Here are five questions for the Seahawks as they get set to begin OTAs on Tuesday.

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The 2017 Seahawks will take the field as an entire unit Tuesday for the first time since a divisional playoff loss to Atlanta last January as the team kicks off two weeks of OTAs (Organized Team Activities). Seattle has just seven OTAs overall after being docked one week as punishment for violating off-season practice rules a year ago.

Here are five questions for the Seahawks as OTAs begin.

1, Will the Seahawks show up?

Okay, so we’re being facetious here. But the Seahawks open OTAs in the wake of an eyebrow-raising ESPN article last week that detailed Richard Sherman’s lingering discontent as well as a defense with some members portrayed as resentful of quarterback Russell Wilson, and an overall picture of a team that could be easily fractured this season.

The Seahawks won’t have media access at an OTA until Friday. But expect the story and the team’s reaction to it to be a hot topic when the Seahawks do finally meet with reporters. It can also be expected that the team will downplay the story, witness the earlier tweets from Sherman and Michael Bennett. But that won’t dim the spotlight that will hover over the Seahawks throughout the 2017 season.

2, Will Colin Kaepernick show up?

The former 49ers’ quarterback visited with the Seahawks last week but remains unsigned (despite a tweet over the weekend from Spike Lee asserting otherwise). The Seahawks are thought still evaluating options at backup quarterback and could sign Kaepernick but might also bring in other candidates (and it’s worth remembering that Austin Davis also visited the same time as Kaepernick). It’s thought the Seahawks would like to sign a quarterback at some point during the final phase of the offseason program (which concludes with mini-camp June 13-15). But OTAs appear set begin with the situation still unresolved and no clear timeline for when it will be.

3, How much will key players coming off significant injuries participate?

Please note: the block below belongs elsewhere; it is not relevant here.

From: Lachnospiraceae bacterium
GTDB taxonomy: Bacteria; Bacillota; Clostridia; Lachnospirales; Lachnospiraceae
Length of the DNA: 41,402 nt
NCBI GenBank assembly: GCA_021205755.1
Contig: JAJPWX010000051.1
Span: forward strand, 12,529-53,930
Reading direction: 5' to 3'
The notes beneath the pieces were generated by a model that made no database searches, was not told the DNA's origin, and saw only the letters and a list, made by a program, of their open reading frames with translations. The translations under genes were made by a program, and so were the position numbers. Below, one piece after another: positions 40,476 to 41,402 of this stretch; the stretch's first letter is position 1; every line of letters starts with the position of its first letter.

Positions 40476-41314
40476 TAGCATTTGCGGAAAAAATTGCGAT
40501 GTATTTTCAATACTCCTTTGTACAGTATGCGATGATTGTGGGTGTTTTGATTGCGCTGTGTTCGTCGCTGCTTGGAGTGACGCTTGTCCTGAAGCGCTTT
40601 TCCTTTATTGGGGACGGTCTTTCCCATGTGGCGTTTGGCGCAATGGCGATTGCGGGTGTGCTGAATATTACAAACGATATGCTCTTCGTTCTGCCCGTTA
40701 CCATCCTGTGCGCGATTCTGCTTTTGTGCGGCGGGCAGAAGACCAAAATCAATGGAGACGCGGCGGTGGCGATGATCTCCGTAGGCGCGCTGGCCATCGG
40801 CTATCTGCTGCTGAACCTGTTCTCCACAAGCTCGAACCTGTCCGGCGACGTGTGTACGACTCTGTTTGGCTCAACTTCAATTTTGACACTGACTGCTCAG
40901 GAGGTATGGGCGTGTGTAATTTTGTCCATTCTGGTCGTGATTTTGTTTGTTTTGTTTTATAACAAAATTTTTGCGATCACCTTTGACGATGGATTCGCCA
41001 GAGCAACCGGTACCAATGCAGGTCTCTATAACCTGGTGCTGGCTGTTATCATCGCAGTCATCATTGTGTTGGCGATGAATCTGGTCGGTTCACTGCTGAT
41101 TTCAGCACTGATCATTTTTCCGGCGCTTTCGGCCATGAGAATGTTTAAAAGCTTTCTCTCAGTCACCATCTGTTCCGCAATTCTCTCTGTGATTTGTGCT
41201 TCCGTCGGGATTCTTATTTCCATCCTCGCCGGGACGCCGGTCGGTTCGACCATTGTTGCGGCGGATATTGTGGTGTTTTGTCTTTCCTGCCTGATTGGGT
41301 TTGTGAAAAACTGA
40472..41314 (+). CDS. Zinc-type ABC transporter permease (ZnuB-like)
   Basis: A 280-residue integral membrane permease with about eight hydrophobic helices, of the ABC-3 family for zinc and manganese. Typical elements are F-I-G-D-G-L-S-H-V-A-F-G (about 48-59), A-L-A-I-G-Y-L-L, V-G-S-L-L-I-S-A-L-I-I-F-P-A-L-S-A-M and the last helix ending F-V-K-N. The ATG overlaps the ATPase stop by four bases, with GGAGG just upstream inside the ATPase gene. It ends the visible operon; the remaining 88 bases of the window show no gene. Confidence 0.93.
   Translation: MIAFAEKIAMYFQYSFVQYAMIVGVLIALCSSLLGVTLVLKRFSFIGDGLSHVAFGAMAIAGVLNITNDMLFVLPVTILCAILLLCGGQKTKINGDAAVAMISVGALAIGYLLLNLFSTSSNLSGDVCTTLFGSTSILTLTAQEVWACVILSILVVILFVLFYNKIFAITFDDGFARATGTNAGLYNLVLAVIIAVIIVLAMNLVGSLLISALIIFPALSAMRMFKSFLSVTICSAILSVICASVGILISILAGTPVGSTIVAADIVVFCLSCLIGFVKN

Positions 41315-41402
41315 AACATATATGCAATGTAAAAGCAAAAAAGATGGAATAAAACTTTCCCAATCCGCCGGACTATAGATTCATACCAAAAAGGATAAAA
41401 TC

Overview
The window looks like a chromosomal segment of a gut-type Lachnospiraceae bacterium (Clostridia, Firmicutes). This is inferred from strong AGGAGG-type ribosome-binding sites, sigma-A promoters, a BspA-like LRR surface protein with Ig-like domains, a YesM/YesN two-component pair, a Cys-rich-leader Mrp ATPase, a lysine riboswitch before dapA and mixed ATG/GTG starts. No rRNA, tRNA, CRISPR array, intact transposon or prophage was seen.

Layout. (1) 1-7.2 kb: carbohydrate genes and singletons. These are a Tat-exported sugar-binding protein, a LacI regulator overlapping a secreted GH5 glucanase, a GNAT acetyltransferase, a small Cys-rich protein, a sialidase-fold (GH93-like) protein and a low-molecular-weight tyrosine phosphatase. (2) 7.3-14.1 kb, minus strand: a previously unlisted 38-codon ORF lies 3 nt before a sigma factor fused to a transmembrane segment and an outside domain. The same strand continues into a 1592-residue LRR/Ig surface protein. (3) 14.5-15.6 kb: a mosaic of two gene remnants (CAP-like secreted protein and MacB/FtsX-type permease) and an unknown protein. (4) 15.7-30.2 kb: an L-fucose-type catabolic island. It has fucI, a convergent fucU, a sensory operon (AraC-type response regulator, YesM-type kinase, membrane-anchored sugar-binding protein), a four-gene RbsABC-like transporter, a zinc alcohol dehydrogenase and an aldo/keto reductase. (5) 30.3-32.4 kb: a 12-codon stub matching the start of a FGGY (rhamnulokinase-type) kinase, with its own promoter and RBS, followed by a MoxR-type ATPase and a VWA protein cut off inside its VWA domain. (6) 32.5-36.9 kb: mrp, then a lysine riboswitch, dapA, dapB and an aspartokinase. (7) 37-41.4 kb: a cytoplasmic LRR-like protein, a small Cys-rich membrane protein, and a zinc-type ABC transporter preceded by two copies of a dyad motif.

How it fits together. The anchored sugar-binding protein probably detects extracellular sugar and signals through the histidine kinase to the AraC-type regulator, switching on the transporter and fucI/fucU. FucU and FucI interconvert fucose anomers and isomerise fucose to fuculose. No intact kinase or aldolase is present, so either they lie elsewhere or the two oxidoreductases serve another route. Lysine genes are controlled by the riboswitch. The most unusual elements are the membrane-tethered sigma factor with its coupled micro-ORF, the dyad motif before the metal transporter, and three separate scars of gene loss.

Four starters (or potential starters) are coming off of major injuries — safety Earl Thomas (broken tibia), receiver Tyler Lockett (broken fibula and tibia), cornerback DeShawn Shead (ACL) and offensive lineman Luke Joeckel (ACL).

Expectations are that Thomas and Lockett will be ready for the season, if not necessarily fully set to go for the beginning of training camp. The team also sounds optimistic about Joeckel being ready for the start of the season while Shead isn’t expected to be recovered until well into the season.

OTAs will provide a good test of where each is in their recovery even if all four may be limited, if not out.

4, What will the offensive line look like?

Since Joeckel is likely to be limited, at best, the Seahawks may have to wait a while to get a real sense of how their offensive line is coming together. Joeckel will contend to start at either left tackle or left guard.

But everybody else should be available and it will be interesting to see the alignments, and particularly where some of the new players — such as free agent Oday Aboushi and second-round pick Ethan Pocic — are fitting in.

The Seahawks also are basing much of their optimism for an improved offensive line in 2017 on the maturation of players such as George Fant and Rees Odbiambo, each rookies last season and OTAs will also give the team its best idea yet of how much progress they have made.

Fant has been said to have gained almost 30 pounds — from 293 last season to about 320 now — and with Joeckel likely out figures to be the starter at left tackle throughout OTAs and mini-camp. How he performs could go a long way toward dictating how the Seahawks use Joeckel once he returns and how the rest of the line comes together.

5, How will the tailback spot begin to develop?

OTAs will mark the public debut for Eddie Lacy, who besides Joeckel was the team’s biggest free agent acquisition in the offseason.

Lacy is also continuing to recover from an ankle injury that ended his 2016 season in October and might also be somewhat limited. But he passed one test earlier this month when he weighed in at 253, just under the 255 his contract called for to receiver a $55,000 weight clause bonus.

Lacy is expected to battle Thomas Rawls and C.J. Prosise for carries this season, though more important to the team is simply having all three available as often as possible and worrying about who gets the carries later.

Rawls and Prosise also battled through injuries last season but have a chance in OTAs to show they are healthy and ready to handle whatever workload they earn in 2017.